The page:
I know what you're thinking.
"Is this true? I mean, really true?"
And the answer is: yes, yes it is.
It's something that vinyl-owners have known, deep-down, for many years but science has been unable to back-up this claim... until now. After a medical study lasting a staggering four-and-a-half months, the experts have finally come to the definitive conclusion: listening to vinyl makes you sexier, and it's now a fact totally backed up by science, thanks to the work of Benjamin Taffy and his research team at the Scientific Testing University Partnership of Influential Doctors.
"There are a lot of things which are still not proven by science as actual fact," Doctor Taffy told us. "Gravity. Oxygen. The Moon landings. Dinosaurs. All of these things, and more, are still being studied and I don't think there will be a consensus in the scientific community about whether any of these things actually exist or existed. Certainly not in my lifetime, and not just mine. I have no doubt at all that my great-great grandchildren will got through life not knowing for certain what shape the Earth is exactly.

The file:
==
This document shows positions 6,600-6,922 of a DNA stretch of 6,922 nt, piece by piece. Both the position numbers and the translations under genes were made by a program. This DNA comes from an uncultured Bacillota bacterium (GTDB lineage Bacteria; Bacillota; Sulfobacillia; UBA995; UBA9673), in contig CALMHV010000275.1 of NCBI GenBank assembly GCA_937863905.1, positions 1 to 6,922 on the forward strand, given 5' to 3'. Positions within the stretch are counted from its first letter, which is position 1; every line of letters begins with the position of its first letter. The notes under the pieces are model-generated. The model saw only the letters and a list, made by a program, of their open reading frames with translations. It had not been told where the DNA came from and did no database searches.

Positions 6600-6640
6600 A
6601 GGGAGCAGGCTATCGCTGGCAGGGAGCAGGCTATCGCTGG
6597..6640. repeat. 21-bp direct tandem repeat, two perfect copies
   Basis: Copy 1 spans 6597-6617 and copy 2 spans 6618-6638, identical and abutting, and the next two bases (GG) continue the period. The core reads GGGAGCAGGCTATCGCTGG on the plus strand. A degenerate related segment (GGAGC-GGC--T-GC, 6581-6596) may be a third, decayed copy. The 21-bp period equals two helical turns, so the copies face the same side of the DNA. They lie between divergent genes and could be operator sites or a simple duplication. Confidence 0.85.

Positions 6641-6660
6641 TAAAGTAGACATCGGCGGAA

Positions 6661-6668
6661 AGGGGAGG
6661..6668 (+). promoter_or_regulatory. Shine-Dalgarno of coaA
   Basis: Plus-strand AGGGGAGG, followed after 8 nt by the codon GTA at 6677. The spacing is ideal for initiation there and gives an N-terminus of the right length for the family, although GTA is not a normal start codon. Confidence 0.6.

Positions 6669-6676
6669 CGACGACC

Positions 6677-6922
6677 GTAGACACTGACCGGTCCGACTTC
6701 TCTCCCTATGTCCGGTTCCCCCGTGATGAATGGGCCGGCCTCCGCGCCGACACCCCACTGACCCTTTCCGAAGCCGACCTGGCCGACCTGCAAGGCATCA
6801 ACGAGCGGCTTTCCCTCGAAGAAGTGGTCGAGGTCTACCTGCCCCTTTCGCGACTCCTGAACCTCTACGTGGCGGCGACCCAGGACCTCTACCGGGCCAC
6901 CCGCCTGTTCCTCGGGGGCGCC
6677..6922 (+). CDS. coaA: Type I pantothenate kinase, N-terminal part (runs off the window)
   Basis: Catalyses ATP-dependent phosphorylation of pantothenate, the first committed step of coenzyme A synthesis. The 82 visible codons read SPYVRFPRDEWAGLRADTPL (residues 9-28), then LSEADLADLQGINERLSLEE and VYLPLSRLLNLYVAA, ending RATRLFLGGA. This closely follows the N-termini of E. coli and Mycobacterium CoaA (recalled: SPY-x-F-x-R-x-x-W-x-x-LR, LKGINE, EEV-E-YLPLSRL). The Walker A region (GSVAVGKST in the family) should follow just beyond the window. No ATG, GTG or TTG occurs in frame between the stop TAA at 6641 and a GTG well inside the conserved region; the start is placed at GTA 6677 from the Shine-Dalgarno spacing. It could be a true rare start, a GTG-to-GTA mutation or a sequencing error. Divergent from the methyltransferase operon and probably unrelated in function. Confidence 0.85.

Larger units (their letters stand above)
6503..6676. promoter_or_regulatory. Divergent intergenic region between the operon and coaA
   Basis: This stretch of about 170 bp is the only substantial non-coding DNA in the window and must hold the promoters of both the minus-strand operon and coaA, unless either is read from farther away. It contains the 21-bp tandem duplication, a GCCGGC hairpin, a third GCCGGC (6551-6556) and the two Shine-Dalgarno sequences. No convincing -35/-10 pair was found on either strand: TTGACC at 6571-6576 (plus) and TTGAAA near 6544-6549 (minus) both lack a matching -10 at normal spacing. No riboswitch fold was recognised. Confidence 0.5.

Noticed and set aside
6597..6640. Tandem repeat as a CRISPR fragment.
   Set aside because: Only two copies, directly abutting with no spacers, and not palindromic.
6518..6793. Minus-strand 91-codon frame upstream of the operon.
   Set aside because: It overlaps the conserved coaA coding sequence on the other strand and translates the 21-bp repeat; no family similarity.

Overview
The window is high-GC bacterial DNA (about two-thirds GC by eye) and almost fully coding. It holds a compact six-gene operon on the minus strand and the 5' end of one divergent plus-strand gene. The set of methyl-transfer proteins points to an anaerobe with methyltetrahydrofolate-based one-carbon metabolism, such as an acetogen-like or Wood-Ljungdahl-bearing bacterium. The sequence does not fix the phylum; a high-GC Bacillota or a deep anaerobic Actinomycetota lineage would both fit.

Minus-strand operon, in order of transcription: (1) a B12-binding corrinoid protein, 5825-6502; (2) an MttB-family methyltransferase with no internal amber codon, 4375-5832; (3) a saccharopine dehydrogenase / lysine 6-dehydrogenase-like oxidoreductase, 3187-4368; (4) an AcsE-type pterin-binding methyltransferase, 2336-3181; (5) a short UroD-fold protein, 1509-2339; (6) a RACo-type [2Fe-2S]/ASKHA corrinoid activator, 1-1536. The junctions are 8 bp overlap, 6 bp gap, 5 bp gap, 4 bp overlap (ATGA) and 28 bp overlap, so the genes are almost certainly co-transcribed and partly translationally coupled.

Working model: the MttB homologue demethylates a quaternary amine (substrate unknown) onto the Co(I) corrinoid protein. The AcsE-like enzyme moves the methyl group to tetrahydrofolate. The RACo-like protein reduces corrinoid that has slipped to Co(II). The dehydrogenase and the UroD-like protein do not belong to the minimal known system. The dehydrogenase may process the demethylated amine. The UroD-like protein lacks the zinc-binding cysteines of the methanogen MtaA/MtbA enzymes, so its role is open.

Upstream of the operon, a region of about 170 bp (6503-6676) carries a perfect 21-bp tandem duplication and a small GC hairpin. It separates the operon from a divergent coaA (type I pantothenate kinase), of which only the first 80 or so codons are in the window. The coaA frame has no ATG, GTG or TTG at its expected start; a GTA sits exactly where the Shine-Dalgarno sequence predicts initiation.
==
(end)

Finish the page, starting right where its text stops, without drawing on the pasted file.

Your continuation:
But now we know for certain, that records - playing them, touching them, owning them, hell, even just talking about them - makes you a bonafide sexual tyrannosaurus. Assuming the Tyrannosaurus actually existed, of course."
We still don't know for certain if the Tyrannosaurus Rex actually roamed the Earth, despite photographic evidence which some experts claim were faked.
Benjamin Taffy is a world-leading doctor of Aural Otitiscology - the study of physical media in the genre of music - and six months ago was researching the effects of audio sonic wave forms - aka Music - on middle-aged chimpanzees, when he noticed strange behaviour occurring amongst the primates.
"Usually Frank - our intern - would stand in the corner and sing the Albanian national anthem," Taffy remembers. "And we'd give the chimps a box of funny hats and just let them get on with it. But one day Frank brought in a record player, one of those small portable ones that folded into a suitcase. It had an Enya LP in there and as soon as he started to play it you could sense a change in the room. For one thing, the chimps stopped violently biting him around the face and neck, and there was much less faeces flinging."
Things got even weirder when the chimps were allowed to play the album of their own accord.
"The chimpanzee which played the record first basically became king pimp for the rest of the day. At first we thought it might have just been the music of Enya, but over the rest of the week we tried several different records too: Glen Campbell. Dire Straits. Cattle Decapitation. Toto. All had the same effect: an animalistic orgy with the record-playing protagonist at the centre of it all, like a spinning storm of musk-drenched anthropoidal debauchery.